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The Australian Lotto-Soudal rider started the Tour as one of the favorites for the sprints but limited opportunities, crashes, and many difficult moments have meant that his best performance to date was ninth place on stage 3 and 13th the day before that.
Since then he’s been only in the top 100 two times and started stage 19 on Friday as the lanterne rouge, or last rider on the general classification. It’s a reflection of how difficult an experience this year’s Tour has been.
However, being back on terrain that is more suited to his abilities gives him ambition and encouragement. “For today I’m 100 percent focused on this,” he said. “I hope I can win today, and after today’s stage I’ll re-focus for the Champs Élysées as well.”
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Stage 19 is almost completely flat but the fatigue of three weeks of racing plus exposed terrain and sidewinds complicate things for the sprinters and their teams.
“It’s going to be a little bit tricky, because we have a cross-tail wind the whole day,” he explained. “So it’s a perfect storm for echelons. We’ll see what happens. Our team is focused on today’s stage, so we’ll be up near the front. And if there’s a split, hopefully we’re in it.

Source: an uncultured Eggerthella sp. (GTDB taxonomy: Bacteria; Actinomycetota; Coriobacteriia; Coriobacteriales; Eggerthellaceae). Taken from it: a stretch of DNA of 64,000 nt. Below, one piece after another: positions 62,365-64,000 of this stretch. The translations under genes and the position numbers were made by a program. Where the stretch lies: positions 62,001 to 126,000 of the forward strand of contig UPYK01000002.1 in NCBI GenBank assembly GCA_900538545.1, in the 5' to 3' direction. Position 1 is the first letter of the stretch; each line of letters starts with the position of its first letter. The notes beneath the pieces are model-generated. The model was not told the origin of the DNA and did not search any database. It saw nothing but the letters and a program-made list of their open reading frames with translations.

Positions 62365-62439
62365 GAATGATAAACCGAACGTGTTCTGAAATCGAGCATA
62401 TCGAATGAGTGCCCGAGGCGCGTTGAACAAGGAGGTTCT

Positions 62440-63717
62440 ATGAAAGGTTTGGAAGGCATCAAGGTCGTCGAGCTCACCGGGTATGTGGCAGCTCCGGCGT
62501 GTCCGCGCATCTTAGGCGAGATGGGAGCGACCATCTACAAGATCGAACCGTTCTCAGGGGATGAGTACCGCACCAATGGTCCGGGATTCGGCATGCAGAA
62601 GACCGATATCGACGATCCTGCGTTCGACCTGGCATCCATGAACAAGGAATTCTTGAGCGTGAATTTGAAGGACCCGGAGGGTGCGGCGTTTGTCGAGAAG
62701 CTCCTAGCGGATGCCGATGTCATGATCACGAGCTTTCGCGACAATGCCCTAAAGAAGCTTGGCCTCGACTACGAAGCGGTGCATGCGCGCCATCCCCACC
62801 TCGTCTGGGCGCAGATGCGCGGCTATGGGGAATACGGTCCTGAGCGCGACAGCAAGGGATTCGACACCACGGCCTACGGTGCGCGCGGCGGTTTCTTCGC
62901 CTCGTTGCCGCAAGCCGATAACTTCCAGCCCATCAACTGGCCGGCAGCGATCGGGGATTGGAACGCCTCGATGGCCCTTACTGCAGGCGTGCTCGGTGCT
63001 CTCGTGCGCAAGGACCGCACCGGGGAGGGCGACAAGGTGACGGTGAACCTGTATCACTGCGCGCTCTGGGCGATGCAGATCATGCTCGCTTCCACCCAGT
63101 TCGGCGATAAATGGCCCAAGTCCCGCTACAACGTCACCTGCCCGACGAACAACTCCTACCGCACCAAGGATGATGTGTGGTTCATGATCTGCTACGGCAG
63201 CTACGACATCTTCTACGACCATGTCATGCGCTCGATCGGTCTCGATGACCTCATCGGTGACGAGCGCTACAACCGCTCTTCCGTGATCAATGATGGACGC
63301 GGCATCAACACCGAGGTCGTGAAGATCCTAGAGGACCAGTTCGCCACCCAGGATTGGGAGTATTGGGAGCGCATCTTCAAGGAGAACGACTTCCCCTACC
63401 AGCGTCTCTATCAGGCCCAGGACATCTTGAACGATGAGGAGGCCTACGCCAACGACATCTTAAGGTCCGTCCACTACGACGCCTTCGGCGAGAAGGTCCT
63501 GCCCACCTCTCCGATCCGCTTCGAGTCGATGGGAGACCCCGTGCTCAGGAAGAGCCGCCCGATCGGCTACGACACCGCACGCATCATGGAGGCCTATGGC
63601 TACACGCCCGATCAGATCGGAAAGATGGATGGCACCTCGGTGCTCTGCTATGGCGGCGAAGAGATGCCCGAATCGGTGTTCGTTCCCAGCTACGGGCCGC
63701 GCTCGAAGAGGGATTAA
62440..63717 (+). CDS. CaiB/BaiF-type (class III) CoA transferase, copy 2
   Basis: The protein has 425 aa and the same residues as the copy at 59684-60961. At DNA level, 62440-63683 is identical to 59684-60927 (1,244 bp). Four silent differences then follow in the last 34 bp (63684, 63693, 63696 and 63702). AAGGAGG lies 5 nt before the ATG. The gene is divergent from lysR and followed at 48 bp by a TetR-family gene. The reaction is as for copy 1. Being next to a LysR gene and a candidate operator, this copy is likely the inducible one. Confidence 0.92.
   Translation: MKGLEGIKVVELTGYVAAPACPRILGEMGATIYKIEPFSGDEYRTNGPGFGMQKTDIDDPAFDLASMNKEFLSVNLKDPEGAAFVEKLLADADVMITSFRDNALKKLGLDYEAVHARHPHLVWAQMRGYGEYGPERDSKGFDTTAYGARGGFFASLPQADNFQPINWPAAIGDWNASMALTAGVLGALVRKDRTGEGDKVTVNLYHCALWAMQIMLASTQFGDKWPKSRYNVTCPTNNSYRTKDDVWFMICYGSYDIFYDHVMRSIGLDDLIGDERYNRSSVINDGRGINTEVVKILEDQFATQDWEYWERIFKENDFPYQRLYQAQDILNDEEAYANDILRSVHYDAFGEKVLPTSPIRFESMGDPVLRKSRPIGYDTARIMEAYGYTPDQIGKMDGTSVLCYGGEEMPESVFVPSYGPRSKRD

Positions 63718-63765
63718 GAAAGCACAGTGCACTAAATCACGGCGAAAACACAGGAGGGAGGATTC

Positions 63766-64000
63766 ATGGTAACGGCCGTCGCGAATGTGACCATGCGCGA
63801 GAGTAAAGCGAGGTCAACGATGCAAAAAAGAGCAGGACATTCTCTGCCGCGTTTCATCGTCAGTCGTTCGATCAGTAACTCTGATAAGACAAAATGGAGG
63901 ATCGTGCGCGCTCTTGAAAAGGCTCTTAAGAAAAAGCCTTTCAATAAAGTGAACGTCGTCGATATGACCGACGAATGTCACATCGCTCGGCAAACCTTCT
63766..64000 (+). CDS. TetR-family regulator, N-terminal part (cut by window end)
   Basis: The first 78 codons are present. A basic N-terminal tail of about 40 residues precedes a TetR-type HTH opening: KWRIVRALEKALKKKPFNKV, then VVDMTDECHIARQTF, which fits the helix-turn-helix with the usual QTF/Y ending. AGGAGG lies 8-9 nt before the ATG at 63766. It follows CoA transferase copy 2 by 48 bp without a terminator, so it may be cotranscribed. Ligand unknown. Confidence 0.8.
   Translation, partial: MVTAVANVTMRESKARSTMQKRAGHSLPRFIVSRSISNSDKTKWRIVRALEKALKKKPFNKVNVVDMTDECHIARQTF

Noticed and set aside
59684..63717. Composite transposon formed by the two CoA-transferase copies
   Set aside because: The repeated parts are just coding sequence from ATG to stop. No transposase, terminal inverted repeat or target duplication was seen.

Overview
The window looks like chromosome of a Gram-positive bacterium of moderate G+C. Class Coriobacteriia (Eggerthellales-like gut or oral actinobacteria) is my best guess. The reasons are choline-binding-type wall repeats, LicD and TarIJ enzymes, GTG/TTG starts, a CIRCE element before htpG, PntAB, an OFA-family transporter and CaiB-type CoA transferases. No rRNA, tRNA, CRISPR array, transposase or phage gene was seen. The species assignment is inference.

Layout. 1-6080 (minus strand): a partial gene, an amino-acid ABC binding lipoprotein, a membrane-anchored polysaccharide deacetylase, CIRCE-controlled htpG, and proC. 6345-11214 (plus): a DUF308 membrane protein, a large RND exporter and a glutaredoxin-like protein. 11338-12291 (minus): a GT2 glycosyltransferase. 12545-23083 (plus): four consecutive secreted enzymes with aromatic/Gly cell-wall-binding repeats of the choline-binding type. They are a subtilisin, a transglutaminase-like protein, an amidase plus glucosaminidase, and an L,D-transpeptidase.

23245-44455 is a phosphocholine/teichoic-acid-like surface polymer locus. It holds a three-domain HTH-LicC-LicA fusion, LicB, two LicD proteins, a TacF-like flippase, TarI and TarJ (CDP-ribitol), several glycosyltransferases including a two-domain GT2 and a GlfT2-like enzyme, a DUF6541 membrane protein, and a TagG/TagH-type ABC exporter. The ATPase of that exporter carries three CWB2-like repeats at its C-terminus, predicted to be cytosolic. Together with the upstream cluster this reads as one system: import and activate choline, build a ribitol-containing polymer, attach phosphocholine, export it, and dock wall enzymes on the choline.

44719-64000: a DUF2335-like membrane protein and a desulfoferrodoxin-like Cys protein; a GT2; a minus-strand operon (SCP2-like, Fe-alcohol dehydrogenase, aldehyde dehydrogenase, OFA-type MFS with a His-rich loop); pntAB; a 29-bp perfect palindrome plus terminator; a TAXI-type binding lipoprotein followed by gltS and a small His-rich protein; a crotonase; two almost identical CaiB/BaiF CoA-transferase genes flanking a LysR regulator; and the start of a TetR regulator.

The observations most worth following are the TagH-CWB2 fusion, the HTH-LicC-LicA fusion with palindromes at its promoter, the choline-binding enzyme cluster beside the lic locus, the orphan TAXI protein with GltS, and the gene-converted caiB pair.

“I think it is more the guys who don’t really have an objective today who will be down the back who will struggle the most.”
The day has featured a five man break which dropped to four riders, namely Quinn Simmons (Trek-Segafredo), Mikkel Honoré (Quick Step), Taco van der Hoorn (Intermarché-Wanty Gobert) and Matej Mohoric (Bahrain-Victorious). Simmons then struck out alone and was clear heading into the final hour of racing.
Ewan said prior to the stage that he hoped the teams will keep things controlled and, with the riders heading towards a possible big gallop into Cahors, that is how things have been working out.
“Especially this Tour, there haven’t been many sprint opportunities,” he said before the start. “So I guess all the sprint teams will help control for a sprint. But you never know.”
Friday aside, Sunday gives another chance to add to the five stage victories he clocked up in 2019 and 2020. Winning on the Champs Élysées would echo his achievement three years ago, when he hit the line ahead of Dylan Groenewegen and Niccolò Bonifazio, but even making it to Paris is something he wasn’t certain about at points during the race.
That gives him a feeling of relief.
“I’m happy that we’ve finished all the big climbs of this Tour, and I’m happy I made it through,” he said. “Because there were a few times where I didn’t think I’d make it.”
He has, and he’ll use the two remaining opportunities to get as close as possible to an important win for himself and his team.